Picture drawn by Maggie Stiefvater, 2009. Header made by S.F. Robertson, 2010.

Wednesday, August 4, 2010

Ask Book Chic (7)

So this one question (which by the way, thank you BookMac for the first blogging/reviewing question!) has a LOOONG answer, and figured it deserved its own post. Usually, I like to do three questions for each edition but this one would have eclipsed all others, so they'll be in next week's edition. By the way, I'm running out of questions (only one edition left and then I'm out!), so please leave a comment with your questions or email me (bookchicclub-at-gmail-dot-com)!

Bookmac asks "How did you build strong contacts with the publicicts and authors that send you review copies?"

The short answer is just by asking them and being reliable, honest and consistent with reviews as well as being professional when contacting them.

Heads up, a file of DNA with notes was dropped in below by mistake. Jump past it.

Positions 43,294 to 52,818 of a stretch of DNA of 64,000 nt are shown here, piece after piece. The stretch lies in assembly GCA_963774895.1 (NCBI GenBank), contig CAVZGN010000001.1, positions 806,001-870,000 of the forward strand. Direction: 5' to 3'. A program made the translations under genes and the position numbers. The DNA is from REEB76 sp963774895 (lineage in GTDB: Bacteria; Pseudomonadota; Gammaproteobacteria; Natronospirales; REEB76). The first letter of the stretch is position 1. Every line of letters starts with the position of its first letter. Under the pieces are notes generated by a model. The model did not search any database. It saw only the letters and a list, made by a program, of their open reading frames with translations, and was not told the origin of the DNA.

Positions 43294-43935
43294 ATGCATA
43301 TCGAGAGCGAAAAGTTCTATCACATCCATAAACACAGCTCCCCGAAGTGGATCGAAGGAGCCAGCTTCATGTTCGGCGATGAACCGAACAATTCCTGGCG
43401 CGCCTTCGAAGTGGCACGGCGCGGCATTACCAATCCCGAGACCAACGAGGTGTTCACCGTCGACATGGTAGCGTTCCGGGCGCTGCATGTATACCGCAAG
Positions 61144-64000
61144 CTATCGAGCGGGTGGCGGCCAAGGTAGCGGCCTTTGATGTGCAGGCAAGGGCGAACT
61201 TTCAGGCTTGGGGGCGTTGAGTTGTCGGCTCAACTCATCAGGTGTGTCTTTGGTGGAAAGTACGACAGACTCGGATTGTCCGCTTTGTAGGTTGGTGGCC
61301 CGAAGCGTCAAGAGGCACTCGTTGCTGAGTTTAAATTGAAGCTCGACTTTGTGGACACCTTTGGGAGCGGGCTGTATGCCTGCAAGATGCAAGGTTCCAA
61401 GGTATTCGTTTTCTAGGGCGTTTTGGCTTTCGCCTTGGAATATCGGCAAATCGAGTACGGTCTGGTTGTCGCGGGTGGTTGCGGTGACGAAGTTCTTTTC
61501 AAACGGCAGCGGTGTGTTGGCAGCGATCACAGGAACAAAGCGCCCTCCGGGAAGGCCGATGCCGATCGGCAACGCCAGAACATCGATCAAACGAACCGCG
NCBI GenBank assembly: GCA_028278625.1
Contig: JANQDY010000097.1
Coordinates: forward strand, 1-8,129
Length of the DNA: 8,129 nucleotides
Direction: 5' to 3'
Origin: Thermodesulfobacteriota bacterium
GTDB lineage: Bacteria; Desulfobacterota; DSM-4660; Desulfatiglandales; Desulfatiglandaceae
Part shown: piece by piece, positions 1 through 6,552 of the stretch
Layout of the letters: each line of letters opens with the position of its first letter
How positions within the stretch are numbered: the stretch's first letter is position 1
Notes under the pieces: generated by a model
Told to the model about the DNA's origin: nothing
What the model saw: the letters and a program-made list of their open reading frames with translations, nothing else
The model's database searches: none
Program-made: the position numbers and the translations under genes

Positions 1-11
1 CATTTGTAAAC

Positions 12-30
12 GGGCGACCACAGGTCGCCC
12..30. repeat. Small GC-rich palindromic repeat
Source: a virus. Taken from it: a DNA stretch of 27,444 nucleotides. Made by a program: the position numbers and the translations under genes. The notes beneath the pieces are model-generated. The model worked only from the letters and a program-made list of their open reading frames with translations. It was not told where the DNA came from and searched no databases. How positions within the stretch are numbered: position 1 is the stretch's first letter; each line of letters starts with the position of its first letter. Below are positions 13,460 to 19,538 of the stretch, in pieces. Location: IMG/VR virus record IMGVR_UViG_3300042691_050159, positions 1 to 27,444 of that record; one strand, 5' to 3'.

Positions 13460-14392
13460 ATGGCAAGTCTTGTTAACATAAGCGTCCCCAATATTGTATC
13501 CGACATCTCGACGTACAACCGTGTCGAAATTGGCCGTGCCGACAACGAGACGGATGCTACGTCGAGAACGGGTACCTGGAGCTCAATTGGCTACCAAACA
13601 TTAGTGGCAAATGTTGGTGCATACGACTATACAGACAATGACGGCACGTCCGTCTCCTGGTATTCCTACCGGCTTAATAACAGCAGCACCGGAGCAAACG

For those wanting a long answer for how it worked for me, read on.

I started off on Myspace and had no idea about advance copies or even that bloggers could get free books. Book blogging was in its infancy (and it still sort of is), so there wasn't a whole lot to go on when I started. And I started with a bang, lol. One of the first authors I contacted was the Queen of YA Meg Cabot for an interview; like seriously, I had only been blogging for a few days when I asked. She offered up a copy of her then-upcoming book Jinx for review, and she's been very helpful with ARCs of her books. Since then, I've done three additional interviews with her, quite a few reviews of her books (pretty much everything from Jinx to present, aside from the Allie Finkle series, though I do read those), gotten lots of swag and other things for giveaway purposes, and essentially had a wonderful relationship with her. Meg is a very sweet person who loves bloggers and supports them. It's so great that, as someone who reads all her books and generally looks up to her as an inspiration, I am able to chat with her every so often online through emails.